One of the postulates of Quantum Mechanics involves the so-called Born's Rule:

Formulated by Max Born in 1926, it gives the probability that a measurement of a quantum system will yield a given result. In its simplest form, it states that the probability density of finding a particle at a given point, when measured, is proportional to the square of the magnitude of the particle's wave function at that point.

The wave function is a rapidly-decreasing function, $\psi(\mathbf{x}, t) \in \mathscr{S}\left(\mathbb {R} ^{3},\mathbb {C} \right) \times \mathbb{R}$, where

$$ \mathscr{S}\left(\mathbb {R} ^{n},\mathbb {C} \right):=\left\{f\in C^{\infty }(\mathbb {R} ^{n},\mathbb {C} )\mid \forall \alpha ,\beta \in \mathbb {N} ^{n},\|f\|_{\alpha ,\beta }:= \sup _{x\in \mathbb {R} ^{n}}\left|x^{\alpha }(D^{\beta }f)(x)\right|<\infty \right\}$$ is the Schwartz space.

Problem. $\mathscr{S}$ is a Fréchet space! Therefore, it's not possible to define a "norm" ($\|f\|_{\alpha, \beta}$ is just a seminorm). And yet, it's needed in order $\|\psi(\mathbf{x},t)\|^2 d\mathbf{x}$ to be seen as a probability density.

Remark. $\mathscr{S}(\mathbb{R}^n, \mathbb{C})\hookrightarrow L^2(\mathbb{R}^n, \mathbb{C})$, but I don't think this is of any help.

  • 1
    $\begingroup$ Are you asking a question? If so, what question are you asking? $\endgroup$
    – s.harp
    Sep 17, 2021 at 21:32
  • 2
    $\begingroup$ Where did you get the claim that wavefunctions must be Schwartz functions from? $\endgroup$
    – ACuriousMind
    Sep 18, 2021 at 1:20
  • $\begingroup$ @ACuriousMind are there wave functions $\psi \in L^2\setminus \mathscr{S}$? $\endgroup$
    – ric.san
    Sep 18, 2021 at 6:10
  • $\begingroup$ Different people use "wavefunctions" for different things. Some people call anything that describes a quantum state a "wavefunction", I would use it for everything in $L^2$, and apparently you found someone who only uses it for Schwartz functions! $\endgroup$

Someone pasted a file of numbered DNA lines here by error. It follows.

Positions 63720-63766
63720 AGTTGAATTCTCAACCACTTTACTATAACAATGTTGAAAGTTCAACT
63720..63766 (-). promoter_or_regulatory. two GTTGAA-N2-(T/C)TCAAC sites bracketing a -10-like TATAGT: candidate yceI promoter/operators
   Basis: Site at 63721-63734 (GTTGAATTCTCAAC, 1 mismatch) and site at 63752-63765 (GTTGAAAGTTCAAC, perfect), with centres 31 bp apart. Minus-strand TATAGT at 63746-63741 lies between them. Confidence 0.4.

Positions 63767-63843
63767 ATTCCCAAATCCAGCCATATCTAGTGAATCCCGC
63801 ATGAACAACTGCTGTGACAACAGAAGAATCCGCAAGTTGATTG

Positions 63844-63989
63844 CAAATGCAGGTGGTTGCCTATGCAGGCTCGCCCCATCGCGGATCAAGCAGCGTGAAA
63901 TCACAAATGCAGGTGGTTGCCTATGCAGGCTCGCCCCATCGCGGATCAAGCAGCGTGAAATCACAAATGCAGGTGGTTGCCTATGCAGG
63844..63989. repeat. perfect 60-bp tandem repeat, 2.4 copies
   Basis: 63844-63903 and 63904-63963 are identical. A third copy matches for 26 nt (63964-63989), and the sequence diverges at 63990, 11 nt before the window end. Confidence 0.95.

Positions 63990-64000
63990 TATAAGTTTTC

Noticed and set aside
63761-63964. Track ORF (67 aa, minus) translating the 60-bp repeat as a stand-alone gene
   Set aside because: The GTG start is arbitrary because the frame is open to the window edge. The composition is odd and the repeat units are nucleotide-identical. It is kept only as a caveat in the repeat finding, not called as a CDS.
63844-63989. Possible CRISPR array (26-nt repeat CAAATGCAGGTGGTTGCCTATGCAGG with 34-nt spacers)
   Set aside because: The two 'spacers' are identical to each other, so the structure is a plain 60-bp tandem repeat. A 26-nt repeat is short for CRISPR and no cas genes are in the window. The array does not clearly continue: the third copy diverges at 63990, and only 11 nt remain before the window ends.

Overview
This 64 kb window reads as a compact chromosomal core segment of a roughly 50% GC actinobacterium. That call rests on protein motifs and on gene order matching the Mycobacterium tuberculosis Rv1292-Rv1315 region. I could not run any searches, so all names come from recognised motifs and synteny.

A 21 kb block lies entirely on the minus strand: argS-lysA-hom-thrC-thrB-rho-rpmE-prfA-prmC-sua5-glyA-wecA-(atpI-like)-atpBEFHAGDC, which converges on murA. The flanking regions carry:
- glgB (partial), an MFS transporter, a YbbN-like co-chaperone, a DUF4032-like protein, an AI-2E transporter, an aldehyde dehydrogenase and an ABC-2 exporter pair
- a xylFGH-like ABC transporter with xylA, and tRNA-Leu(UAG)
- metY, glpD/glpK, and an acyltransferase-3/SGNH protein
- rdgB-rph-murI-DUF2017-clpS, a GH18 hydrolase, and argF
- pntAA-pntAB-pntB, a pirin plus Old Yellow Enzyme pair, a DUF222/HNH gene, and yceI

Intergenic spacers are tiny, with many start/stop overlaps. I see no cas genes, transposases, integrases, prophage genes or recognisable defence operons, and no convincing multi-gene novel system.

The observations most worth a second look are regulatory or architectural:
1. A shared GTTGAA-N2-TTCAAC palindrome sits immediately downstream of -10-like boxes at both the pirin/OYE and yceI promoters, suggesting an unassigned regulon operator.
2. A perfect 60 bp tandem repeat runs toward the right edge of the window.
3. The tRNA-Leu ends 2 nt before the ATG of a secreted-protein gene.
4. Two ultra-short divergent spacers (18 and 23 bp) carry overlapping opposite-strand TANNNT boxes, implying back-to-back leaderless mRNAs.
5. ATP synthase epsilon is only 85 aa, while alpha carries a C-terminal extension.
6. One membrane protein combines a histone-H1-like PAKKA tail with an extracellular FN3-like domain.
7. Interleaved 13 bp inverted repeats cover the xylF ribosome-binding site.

– ACuriousMind
    Sep 18, 2021 at 12:27
  • $\begingroup$ Isn't the wave packet the most general expression for a quantum state? The Gaussian wave packet for instance describes coherent states and it is a Schwartz function $\endgroup$
    – ric.san
    Sep 18, 2021 at 13:16

2 Answers 2


$L^2$ is the completion of $\mathscr S$ in $||\cdot||_2$:

Whenever you study wave-functions in Quantum Mechanics, you start with some function space $\mathcal F(\mathbb R^n, \mathbb C) \times \mathbb R$ and the $L^2$-norm $$||\psi(t)||^2_2 = \int d\mathbf x~ |\psi(\mathbf x, t)|^2 $$ There are different function spaces for different situations, for example $\mathcal C_c^2(\mathbb R^n, \mathbb C)$ (twice differential fcts. with compact support), $\mathcal C_c^\infty(\mathbb R^n, \mathbb C)$ (smooth fcts. with compact support) or $\mathscr S(\mathbb R^n, \mathbb C)$ (as you defined it). All of these spaces are dense subsets of $L^2$, meaning they contain enough functions to approximate any $L^2$-function to arbitrary precision.

However, Hilbert spaces are complete space. This means:
The Hilbert space $\mathscr H(\mathbb R^n, \mathbb C)$ of QM is the completion of the function space $\mathcal F(\mathbb R^n, \mathbb C)$!

But since $\mathcal F(\mathbb R^n, \mathbb C) \subset L^2(\mathbb R^n, \mathbb C)$ is dense, the only completion in the $L^2$-norm is $L^2$ itself, i.e.: $$\mathscr H(\mathbb R^n, \mathbb C) := \overline{\mathcal F(\mathbb R^n, \mathbb C)} = L^2(\mathbb R^n, \mathbb C). $$

Why don't we start with $L^2(\mathbb R^n, \mathbb C)$ ?

$L^2$ may be the largest space of functions with finite $L^2$-norm, but it consequently has the weakest properties. Simple quantum mechanical operators are not necessarily defined on it. For example, consider $\psi \in L^2(\mathbb R)$. Then, its $\hat x$ and $\hat p$ expectation values might not be defined: $$ \langle \hat x \rangle_\psi = \langle \psi(x), \hat x \psi(x) \rangle = \int dx~ x |\psi(x)|^2 = \infty,~ \langle \hat p\rangle_\psi = \int dx~ \overline{\psi(x)} \psi'(x) = \infty. $$ It could be that $\psi'(x)$ is not defined in the first place. This is why one starts with a safer space (e.g. $\mathscr{S}$) and then considers the completion of the operator ($\hat x$ or $\hat p$ or some other) on this smaller space.

I hope that clarifies things!


The $L^2$ Norms actually do define norms on the Schwarz space. After all Schwarz space is naturally identified as a subspace of $L^2$ as you have already pointed out! The reason why Schwarz space is just a Frechet space and not a Banach/Hilbert space is that Schwarz space is not complete w.r.t. the $L^2$ norms (its completion is the space of all $L^2$ functions).

Another problem is that if you want to talk about probability densities, you of course need to restrict yourself to normed states i.e. not all Schwarz space functions are valid wave functions.

If you are interested in the Functional Analytic details of QM I recommend you to look for the notion of rigged Hilbert spaces. The article The role of the rigged Hilbert space in Quantum Mechanics gives a really nice introduction to the topic. Furthermore, the book "Quantum theory for Mathematicians" by Brian C. Hall is also a wonderful gift for every person who is interested in the mathematical nuances of QM.


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